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Publication numberUS4038014 A
Publication typeGrant
Application numberUS 05/726,708
Publication dateJul 26, 1977
Filing dateSep 24, 1976
Priority dateSep 24, 1976
Publication number05726708, 726708, US 4038014 A, US 4038014A, US-A-4038014, US4038014 A, US4038014A
InventorsRobert J. Dusza, Joseph W. Kantorski
Original AssigneeAmerican Optical Corporation
Export CitationBiBTeX, EndNote, RefMan
External Links: USPTO, USPTO Assignment, Espacenet
Lens mold
US 4038014 A
Abstract
A mold for forming lens blanks to meniscus shapes under applied heat and a force created by partial vacuum. A cupped lens shaping surface in the mold is cushioned and covered with a synthetic fabric for effecting exceptional accuracy in lens blank conformance to shaping surface curvature, optimum surface smoothness and quick release upon completion of a forming cycle.
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Claims(10)
We claim:
1. A lens shaping mold of rigid base material having a lens blank receiving cavity of concave surface curvature substantially corresponding to a shape desired to be imparted to at least one surface of a lens placed in said cavity and urged against said cavity surface wherein the improvement comprises;
a cushion of uniform thickness extended over at least the major portion of said concave surface of said cavity, said cushion being adhered to said cavity surface; and
a covering of synthetic open texture fabric extended over and adhered to said cushion.
2. A mold according to claim 1 wherein said fabric is formed of a polyester monofilment.
3. A mold according to claim 1 wherein said fabric open texture is approximately 330 mesh.
4. A mold according to claim 2 wherein said fabric open texture is approximately 330 mesh.
5. A mold according to claim 1 wherein said cushion is formed of silicone rubber and is vulcanized to said cavity surface.
6. A mold according to claim 5 wherein said open textured fabric is adhered to said cushion with a room temperature vulcanizing silicone rubber adhesive.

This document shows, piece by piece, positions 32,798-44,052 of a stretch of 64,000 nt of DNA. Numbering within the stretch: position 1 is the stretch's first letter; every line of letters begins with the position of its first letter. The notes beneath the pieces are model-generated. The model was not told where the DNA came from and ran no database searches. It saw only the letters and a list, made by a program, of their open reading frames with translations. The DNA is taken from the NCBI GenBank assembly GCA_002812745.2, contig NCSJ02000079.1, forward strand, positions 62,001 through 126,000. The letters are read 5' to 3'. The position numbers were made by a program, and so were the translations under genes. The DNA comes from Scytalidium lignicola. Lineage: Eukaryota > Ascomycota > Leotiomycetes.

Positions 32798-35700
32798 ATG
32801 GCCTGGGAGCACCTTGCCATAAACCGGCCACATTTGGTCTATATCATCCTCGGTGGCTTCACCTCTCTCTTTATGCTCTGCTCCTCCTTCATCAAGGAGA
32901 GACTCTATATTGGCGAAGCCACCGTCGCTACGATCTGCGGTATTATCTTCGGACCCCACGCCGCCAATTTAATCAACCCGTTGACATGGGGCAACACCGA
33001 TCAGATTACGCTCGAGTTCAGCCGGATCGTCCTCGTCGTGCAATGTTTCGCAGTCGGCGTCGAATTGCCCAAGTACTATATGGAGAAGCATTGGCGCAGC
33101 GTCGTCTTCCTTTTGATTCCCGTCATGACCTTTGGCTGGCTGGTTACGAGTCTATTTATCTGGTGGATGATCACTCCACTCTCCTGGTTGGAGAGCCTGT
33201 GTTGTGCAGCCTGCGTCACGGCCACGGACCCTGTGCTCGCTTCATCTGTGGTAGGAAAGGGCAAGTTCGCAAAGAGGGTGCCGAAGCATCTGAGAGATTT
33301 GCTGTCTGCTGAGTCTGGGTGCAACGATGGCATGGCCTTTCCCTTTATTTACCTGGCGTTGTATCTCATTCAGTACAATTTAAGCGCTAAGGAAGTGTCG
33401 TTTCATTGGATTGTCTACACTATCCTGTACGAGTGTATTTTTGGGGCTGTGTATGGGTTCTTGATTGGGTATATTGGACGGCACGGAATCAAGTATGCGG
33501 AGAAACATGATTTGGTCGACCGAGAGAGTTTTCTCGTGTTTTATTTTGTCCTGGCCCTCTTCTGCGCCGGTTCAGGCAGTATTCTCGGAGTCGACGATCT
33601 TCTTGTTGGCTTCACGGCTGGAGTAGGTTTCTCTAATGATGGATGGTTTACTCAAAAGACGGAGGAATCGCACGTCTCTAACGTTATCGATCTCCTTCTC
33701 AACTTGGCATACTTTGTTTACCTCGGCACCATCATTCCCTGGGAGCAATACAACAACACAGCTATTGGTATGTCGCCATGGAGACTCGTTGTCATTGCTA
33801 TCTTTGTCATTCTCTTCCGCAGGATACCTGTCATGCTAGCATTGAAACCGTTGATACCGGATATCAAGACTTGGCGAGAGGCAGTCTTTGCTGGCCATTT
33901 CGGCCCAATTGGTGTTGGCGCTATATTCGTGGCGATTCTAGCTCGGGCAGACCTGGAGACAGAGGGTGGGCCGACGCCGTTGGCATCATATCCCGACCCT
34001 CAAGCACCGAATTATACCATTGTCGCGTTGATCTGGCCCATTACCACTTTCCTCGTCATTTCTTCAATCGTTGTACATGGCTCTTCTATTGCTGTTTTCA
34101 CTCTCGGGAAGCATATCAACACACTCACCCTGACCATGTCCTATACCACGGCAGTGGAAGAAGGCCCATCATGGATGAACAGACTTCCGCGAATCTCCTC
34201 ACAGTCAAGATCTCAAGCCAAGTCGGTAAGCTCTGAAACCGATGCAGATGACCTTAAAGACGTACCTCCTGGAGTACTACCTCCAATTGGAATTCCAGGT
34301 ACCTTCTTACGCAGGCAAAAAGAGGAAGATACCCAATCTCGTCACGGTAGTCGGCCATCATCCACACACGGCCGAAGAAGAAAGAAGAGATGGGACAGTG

7. A mold according to claim 1 wherein a portion of said cushion is extended over edges of said fabric covering.
8. A mold according to claim 7 wherein said edges of said fabric is imbedded in the material of said cushion.
9. A mold according to claim 1 further including a passageway communicating with said cavity for evacuating air and gases therefrom during a lens blank shaping operation.
10. A mold according to claim 9 still further including a removable top rubber member adapted to cover said lens blank receiving cavity when placed thereover for facilitating evacuation of air and gases therefrom.
Description
BACKGROUND OF THE INVENTION

1. Field of the Invention

Lens manufacturing apparatus with particular reference to plastic lens shaping molds.

2. Discussion of the Prior Art:

Lens blanks of thin plastic flat stock may be heated and formed to meniscus shapes by slumping, pressing or urging with partial vacuum against a cupped shaping surface. In order to avoid lens surface marring by occurrences of machine marks, scratches or air-borne contaminents on the shaping surfaces they are customarily cushioned with a thin, smoothly surface layer of rubber. However, while serving to relieve at least some of the problems of lens surface marring, this mold surface treatment is not conducive to free sliding of a lens blank over the shaping surface during its being brought from flat to a curved shape and occurrences of less than optimum conformance to the shaping surface curvature (i.e. some flattening of centermost positions of blanks from expected curvature) have been problematic. Additionally, the tendency for sticking and need for deliberate picking of the finished lens blank tends to render mass production performance of the lens shaping operation tedious as well as abusive to the mold surface cushion. The need heretofor for frequent time consuming and costly repair and/or replacement of the mold surface cushion together with less than optimum accuracy of final lens surface curvature has left a long standing need for improvement in the art.

Attempts to overcome lens blank drag and sticking problems have included experimentation with and the use of release agent coatings including various powders and sprays most of which were found to be either damaging to the lens and/or mold surfaces or difficult to remove from the lens products as well as of short-term usefulness requiring re-application with each lens forming operation. At best, this approach to lens sticking problems involves a need for uneconomical extra operations of repeatedly treating the mold surfaces and/or cleaning of the lens products as well as the added cost and problem of inventorying separate mold release products.

Accordingly, an object of the present invention is to accomplish in plastic lens blank shaping operations a quick, residue-free lens release at shaping cycle end and optimum optical quality of lens blank surfaced texture, accuracy of intended lens geometry and long production run capabilities.

A further objective is to accomplish the foregoing in simple and economical fashion and, in particular, without the need for auxiliary release agents and/or end product residue removal operations.

Other objects and advantages of the invention will become apparent from the following description.

SUMMARY OF THE INVENTION